The Chiappa Rhino Trigger Job Has Landed

My review of the Chiappa Rhino. 357 Magnum was great fun to write. And the research was no drag either; it’s not every day that you get to blast away with a heavy-hitting concealed carry pistol that has nearasdammit no recoil at all. And when that pistol is also remarkably accurate, weighs only a few ounces heavier than a Walther PPK and looks like you stole it from the set of a James Cameron sci-fi spectacle, that doesn’t make your reviewer’s job any harder either.

In fact, the only sour note in my my entire Opus Rhinoceros was my dissatisfaction with its excessively heavy double-action trigger pull. How heavy was it? I’ll never know for sure (my gunsmith’s trigger gauge didn’t go high enough) but it was fifteen pounds if it was an ounce, and it may have been twenty. I’m sure my chunkiest cat, a clawless and tailless tuxedo tabby with a physique like Ralph Kramden, could have hung for dear life from the Rhino’s trigger and not set it off.

It almost required the strength of two fingers to pull it.

The Ironman trigger didn’t disguise the Rhino’s outstanding inherent accuracy, but it hampered what should have been a sublime double-action shooting experience and produced only acceptable practical accuracy. The revolutionary Rhino was only a long trigger pull from perfection.

The folks at Chiappa were not deaf to this tragedy, and as it happens they already had a solution in the works. The solution: their ‘Stage One’ trigger upgrade, a $100-ish process that President Ron Norton said would lighten and smooth out the double-action trigger pull.

And it does. The recently renovated Rhino arrived at my gunsmith’s a few days ago, wearing attractive wood grips and a new trigger package. The laser-stippled wooden grips are listed as being smaller than the optional rubberized grips. Robert Farago found the rubberized grips too large to allow him a proper hold on the pistol, and when I ship it to him (wait your turn!) we shall see if the wooden grips fit smaller hands better.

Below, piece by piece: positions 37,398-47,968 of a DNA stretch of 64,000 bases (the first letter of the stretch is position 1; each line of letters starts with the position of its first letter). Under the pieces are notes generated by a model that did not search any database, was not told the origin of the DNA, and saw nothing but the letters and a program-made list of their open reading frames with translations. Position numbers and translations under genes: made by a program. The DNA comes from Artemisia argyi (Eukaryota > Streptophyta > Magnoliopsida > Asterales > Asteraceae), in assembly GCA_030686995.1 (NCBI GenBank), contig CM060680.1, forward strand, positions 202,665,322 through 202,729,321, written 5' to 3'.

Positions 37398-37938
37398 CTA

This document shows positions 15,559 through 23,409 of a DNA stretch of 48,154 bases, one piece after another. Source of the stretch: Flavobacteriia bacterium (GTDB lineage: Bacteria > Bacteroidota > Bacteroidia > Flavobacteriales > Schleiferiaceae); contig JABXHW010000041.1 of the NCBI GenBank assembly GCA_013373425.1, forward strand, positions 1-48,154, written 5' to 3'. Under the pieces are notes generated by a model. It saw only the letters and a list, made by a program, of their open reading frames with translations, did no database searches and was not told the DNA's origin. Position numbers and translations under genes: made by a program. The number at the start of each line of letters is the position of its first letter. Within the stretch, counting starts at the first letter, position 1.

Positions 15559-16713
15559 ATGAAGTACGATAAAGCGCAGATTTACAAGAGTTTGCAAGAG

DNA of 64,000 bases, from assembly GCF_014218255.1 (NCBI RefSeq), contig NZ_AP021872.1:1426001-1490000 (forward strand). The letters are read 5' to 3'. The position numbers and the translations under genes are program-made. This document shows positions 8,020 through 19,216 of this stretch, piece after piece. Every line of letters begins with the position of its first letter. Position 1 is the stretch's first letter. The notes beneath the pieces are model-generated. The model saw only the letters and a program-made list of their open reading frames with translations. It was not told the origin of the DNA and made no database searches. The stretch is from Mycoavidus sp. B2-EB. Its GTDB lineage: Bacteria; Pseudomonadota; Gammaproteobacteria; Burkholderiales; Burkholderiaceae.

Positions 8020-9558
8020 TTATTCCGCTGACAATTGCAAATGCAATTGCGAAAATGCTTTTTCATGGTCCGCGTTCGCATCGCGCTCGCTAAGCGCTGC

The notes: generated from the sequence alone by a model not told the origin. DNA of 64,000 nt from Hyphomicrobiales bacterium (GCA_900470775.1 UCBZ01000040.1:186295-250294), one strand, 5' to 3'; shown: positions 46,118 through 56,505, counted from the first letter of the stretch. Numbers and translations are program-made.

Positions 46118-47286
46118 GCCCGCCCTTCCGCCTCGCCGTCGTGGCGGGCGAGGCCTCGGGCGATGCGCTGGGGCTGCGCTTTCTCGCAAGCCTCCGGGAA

So, what about the trigger?  Does it solve the problem?

All I can say right now is “I think so.” The fates conspired against me and I wasn’t able to shoot the Rhino yet in a manner that would have taught me anything meaningful. My local public shooting range has a long list of rules which include ‘no rapid fire’ (as though one shot per second is ‘rapid’) and no photography. Since most of my efforts would have been devoted to exactly thos two activities, I will have to wait until next weekend to shoot the bejeesus out of the Rhino again, at a place with fewer rules.

Until that happy day, I can report that the double-action pull is now a smooth eight pounds instead of the knuckle-torqueing 15 or 20 pounds that it was. And the single-action pull is a very smooth 3.5 pounds. I think it will deliver the goods this time around, but I can’t be sure until I wring it out thoroughly and tell you all about it. Watch this space.